It’s official: this country is going to the dogs. The proof? Tesco has been insidiously infiltrating the coffee shop market with a chain of shops that look independent. The Guardian reports outrage in Crouch End, where customers were ‘duped’ by ‘independent-looking, stripped back coffee shops’. The greatest crime of Harris + Hoole – which has its majority stake owned by the family that founded it – is that Tesco has a 49 per cent stake in the business, but doesn’t plaster its own logo above the shops, preferring instead to fill them with nice furniture and pretty decor. Here’s one quote from the piece:
“I avoid Starbucks because it’s a big chain and it avoids tax,” said Carol Levine, 50, a Crouch End physiotherapist enjoying her lunch break in Harris + Hoole. “Now I find this is Tesco … It looks like a small indie. It is disingenuous. It makes me upset. I feel duped. I don’t go in there [Tesco]. It is taking over the world. If it [Harris + Hoole] had been called Tesco Coffee, I wouldn’t have come in.”
How very dare they, offering consumers a nice-looking coffee shop where they can choose to buy coffee, if they so wish. What an outrage.
Now obviously I’m as much a fan of independent coffee shops as the next slightly irritating middle class person who grows their own pumpkins and has a bread machine. It’s just that quite clearly lots of other consumers aren’t, otherwise Tesco wouldn’t bother going into the nicely-kitted-out coffee shop market. Which is a good thing for Crouch End, is it not, because Harris + Hoole will be employing baristas and other staff. Far be it from a lover of posh coffee shops to stop job creation, or increased income tax and national insurance revenue to the Exchequer.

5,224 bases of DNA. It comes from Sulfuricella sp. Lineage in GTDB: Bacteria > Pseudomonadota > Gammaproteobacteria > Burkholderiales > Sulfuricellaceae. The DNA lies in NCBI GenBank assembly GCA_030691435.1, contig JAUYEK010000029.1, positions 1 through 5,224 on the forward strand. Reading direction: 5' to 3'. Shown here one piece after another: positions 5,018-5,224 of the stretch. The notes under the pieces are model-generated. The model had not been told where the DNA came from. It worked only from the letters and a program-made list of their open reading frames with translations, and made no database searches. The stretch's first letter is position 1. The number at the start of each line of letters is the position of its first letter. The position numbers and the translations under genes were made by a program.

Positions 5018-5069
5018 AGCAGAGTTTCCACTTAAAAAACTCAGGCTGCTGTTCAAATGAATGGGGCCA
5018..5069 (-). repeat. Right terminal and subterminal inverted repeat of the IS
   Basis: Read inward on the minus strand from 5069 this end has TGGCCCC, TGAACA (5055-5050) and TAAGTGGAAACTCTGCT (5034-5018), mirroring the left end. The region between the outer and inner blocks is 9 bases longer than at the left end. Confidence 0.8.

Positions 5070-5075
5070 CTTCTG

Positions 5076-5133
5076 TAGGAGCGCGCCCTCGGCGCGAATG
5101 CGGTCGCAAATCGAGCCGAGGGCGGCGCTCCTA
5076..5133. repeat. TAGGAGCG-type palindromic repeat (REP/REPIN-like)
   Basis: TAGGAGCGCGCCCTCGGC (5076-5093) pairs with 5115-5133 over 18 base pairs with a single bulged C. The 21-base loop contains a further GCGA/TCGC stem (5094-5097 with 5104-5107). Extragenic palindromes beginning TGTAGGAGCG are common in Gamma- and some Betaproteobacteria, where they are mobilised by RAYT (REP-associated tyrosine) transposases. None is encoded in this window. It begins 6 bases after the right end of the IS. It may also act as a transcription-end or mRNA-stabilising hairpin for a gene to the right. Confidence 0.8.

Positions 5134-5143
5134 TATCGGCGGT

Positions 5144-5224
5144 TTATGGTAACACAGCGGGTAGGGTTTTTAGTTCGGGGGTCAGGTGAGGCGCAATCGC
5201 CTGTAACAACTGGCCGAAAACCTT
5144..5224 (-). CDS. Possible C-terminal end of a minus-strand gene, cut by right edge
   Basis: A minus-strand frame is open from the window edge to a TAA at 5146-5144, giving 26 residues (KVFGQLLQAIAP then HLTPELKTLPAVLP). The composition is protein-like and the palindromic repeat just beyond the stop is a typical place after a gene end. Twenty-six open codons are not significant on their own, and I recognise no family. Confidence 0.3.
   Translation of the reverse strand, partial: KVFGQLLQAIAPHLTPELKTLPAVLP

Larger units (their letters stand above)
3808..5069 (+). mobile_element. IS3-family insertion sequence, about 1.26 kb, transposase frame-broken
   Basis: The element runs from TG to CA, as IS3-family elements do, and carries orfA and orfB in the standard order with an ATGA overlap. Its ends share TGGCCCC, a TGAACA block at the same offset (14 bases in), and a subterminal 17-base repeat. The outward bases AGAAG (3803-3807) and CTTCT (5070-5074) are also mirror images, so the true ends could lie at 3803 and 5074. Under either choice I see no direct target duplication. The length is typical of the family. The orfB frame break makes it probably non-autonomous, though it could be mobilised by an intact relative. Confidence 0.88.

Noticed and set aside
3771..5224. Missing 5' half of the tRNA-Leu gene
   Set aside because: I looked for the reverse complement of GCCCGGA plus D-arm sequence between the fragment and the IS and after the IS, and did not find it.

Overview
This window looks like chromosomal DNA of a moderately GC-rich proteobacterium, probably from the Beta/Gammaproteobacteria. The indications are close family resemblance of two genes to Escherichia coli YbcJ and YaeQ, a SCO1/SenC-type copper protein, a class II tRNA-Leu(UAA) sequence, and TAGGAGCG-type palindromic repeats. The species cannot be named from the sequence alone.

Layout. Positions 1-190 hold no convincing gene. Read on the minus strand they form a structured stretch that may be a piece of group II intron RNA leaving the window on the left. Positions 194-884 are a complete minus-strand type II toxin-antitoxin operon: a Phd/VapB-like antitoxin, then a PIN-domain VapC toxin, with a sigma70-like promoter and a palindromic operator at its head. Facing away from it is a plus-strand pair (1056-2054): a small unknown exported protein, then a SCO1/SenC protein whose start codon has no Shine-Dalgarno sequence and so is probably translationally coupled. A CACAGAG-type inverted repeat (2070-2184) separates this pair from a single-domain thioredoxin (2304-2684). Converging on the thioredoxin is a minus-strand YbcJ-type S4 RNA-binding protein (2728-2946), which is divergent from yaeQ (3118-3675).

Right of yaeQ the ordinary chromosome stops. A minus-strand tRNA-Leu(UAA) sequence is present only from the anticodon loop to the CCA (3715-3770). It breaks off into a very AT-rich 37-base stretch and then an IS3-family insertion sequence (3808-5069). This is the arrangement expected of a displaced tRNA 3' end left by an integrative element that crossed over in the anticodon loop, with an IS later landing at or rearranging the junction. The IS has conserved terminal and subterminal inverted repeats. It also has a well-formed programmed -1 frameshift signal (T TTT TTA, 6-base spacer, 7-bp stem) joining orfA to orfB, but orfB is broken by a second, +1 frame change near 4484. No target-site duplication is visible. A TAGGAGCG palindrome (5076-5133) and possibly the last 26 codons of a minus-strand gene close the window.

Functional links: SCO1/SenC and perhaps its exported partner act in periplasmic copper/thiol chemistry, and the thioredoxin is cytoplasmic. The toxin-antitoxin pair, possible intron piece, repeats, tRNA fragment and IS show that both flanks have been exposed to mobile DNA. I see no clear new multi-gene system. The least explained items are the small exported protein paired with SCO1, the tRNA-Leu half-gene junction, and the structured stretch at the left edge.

But what about the truly independent independent coffee shops? Believe it or not, there’s no rule that says you can’t pack out your local independent independent coffee shop with customers if it serves better coffee than a chain can, or has a better range of tasty and wonderfully-shaped homemade cakes. In the West Country there is a small independent chain of coffee shops called the Boston Tea Party which serves the residents of Bristol, Exeter and Bath. They’re not owned by naughty big business, but it’s always a nightmare trying to find a seat in their packed cafes because they serve brilliant coffee. Starbucks is the venue for Boston Tea Party rejects in parts of Bristol.
So what should the enraged residents of Crouch End do to end this duping? Well, they could just continue to buy their tasty coffee at the independent cafe mentioned in the piece itself. Tesco may be clever, but it can’t force them to visit its faux independent coffee shop, after all.Tags: Consumer affairs, UK politics